S&P goes for the gold: 5 reasons to buy

In a review of the gold sector, Standard & Poor's looks at 2 ETFs, 3 stocks and 5 reasons to invest in the precious metal.

By TheStockAdvisors Mar 20, 2012 1:14PM
Image: Small Stack of gold ingots (© Anthony Bradshaw/Photographer)By Leo Larkin, S&P Capital IQ Equity Analyst, The Outlook

S&P Capital IQ has a positive outlook for gold and gold-related investments for 2012.

Even though the price of gold has risen steadily over the past decade --  reaching its highest average level ever in 2011 -- we believe gold will continue to climb in 2012 for five reasons. We also look at a trio of gold stocks and two exchange-traded funds.

First, the Federal Reserve is committed to keeping short-term interest rates near zero through 2014, so we see no opportunity cost for buying and holding gold anytime soon. Low short-term interest rates reduce the opportunity cost of owning gold.

Second, despite higher gold prices, global mine production has been stagnant for more than a decade.

According to data compiled by Gold Fields Minerals Service, a U.K.-based metals consulting firm, global mine output of gold totaled 2,809 tons in 2011, only 8% more than the 2,602 tons mined 1999.

We believe production will be stagnant for the next several years as well, as old mines are becoming depleted and not being replaced to the extent needed to significantly lift output.

Third, we expect that greater volatility in the world's major currencies will increase demand for gold as a monetary reserve asset. China and other countries that hold a large portion of their foreign exchange reserves in U.S. dollars will ultimately diversify their assets out of the dollar and into gold. We expect that gold will rise in all currencies due to the implementation of quantitative easing policies by central banks worldwide.

Fourth, we think that gold demand will benefit from ever-increasing concerns about the credit quality of international sovereign debt. In our view, the threat of sovereign debt defaults increases the appeal of gold as a safe haven.

Finally, we believe that strong growth in the U.S. monetary base and the M-2 money supply will provide the catalyst for a further rise in the price of gold later this year due to increased concerns regarding inflation.

The monetary base rose by 29% in 2011, while the M-2 money supply expanded by 9.4%. More recently, the monetary base was up 23.3% year-over-year through Feb. 24, while the M-2 money supply was up 10.2% year-over-year through Feb. 13.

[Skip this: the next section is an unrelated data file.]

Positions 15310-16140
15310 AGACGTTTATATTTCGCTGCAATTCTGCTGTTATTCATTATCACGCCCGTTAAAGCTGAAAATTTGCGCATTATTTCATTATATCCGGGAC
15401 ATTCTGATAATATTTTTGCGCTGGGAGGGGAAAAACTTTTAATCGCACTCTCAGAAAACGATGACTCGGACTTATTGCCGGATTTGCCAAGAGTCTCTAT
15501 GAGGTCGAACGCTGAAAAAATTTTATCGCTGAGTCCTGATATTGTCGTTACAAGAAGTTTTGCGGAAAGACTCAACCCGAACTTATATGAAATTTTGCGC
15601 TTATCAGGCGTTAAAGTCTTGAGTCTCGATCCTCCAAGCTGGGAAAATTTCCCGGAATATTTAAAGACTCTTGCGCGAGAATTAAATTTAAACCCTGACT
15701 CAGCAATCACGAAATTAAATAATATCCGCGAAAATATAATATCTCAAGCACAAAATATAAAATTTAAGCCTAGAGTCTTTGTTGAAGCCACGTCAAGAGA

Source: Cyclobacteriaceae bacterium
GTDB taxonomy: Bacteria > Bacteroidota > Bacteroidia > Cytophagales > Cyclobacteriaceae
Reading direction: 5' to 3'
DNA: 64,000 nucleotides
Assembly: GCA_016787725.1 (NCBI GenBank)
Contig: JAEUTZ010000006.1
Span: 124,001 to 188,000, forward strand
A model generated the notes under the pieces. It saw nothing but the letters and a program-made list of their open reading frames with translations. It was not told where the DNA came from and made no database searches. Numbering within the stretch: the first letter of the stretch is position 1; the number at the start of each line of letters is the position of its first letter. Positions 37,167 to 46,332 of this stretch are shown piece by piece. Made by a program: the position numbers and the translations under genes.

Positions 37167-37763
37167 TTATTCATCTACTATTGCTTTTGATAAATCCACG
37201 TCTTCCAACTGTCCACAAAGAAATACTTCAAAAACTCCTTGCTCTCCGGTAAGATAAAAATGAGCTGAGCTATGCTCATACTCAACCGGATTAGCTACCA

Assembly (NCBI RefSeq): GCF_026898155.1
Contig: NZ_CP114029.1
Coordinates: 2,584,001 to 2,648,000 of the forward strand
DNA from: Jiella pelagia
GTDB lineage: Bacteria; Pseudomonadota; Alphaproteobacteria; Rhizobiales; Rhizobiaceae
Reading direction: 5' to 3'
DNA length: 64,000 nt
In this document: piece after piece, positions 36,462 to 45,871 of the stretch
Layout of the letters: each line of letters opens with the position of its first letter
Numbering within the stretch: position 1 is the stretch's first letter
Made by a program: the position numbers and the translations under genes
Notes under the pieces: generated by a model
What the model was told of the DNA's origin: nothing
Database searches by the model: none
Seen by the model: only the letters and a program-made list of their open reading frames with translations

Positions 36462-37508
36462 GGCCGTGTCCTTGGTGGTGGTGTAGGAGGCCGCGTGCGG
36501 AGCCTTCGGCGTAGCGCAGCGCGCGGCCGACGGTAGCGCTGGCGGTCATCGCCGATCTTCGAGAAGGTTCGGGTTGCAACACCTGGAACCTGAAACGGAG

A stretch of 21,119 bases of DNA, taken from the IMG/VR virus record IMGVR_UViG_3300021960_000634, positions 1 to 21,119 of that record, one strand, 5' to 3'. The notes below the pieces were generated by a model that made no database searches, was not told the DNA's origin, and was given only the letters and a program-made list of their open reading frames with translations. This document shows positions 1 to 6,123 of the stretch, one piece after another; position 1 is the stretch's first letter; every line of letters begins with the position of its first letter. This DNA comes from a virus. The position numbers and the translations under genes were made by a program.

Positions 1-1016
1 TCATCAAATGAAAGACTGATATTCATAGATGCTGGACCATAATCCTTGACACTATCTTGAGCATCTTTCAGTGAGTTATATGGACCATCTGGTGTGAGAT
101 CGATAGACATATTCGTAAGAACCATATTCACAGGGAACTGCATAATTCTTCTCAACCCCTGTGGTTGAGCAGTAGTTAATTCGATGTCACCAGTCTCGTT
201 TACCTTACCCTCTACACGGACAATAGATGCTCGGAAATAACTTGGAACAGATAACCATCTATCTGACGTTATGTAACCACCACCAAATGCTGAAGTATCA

Based on our expectation for a further rise in the gold price in 2012, we look for another sizable gain in earnings for the three gold companies that we follow: Randgold Resources (GOLD), Newmont Mining (NEM) and Barrick Gold (ABX).

As a group, we forecast earnings-per-share growth of 40% in 2012 over 2011, with the bulk of the projected gains coming from Randgold. Aggregate earnings for this group soared 57% in 2011.

Following a 10% rise in 2011, to $1,564 per ounce, and a 13% advance through late February, we believe that gold will trade in a sideways pattern for the balance of 2012, before ending the year at $1,900 per ounce, up about 21%.

For investors seeking to own gold stocks through an exchange-traded fund (ETF), we think one of the best ways is through the Market Vectors Gold Miners (GDX).

The fund holds 31 gold and silver stocks in its portfolio, including three covered by S&P Capital IQ equity analysts. The holdings in GDX are a blend of large-cap, more slowly growing senior gold producers and faster-growing, mid-cap and small-cap producers.

Investors interested in a more aggressive approach to gold stocks might consider the Market Vectors Junior Gold Miners (GDXJ). The fund has assets of $2.5 billion. Its holdings consist of 81 small and medium-cap gold and silver mining companies.

In contrast to the more established producing companies in GDX, many of the companies held by GDXJ are early-stage exploration companies with little or no production and limited access to financing.

Consequently, this ETF tends to be more volatile and could be especially vulnerable to a downturn in the gold price, in our view.

At the same time, GDXJ would be expected to outperform GDX in a rapidly rising gold price environment, by our analysis.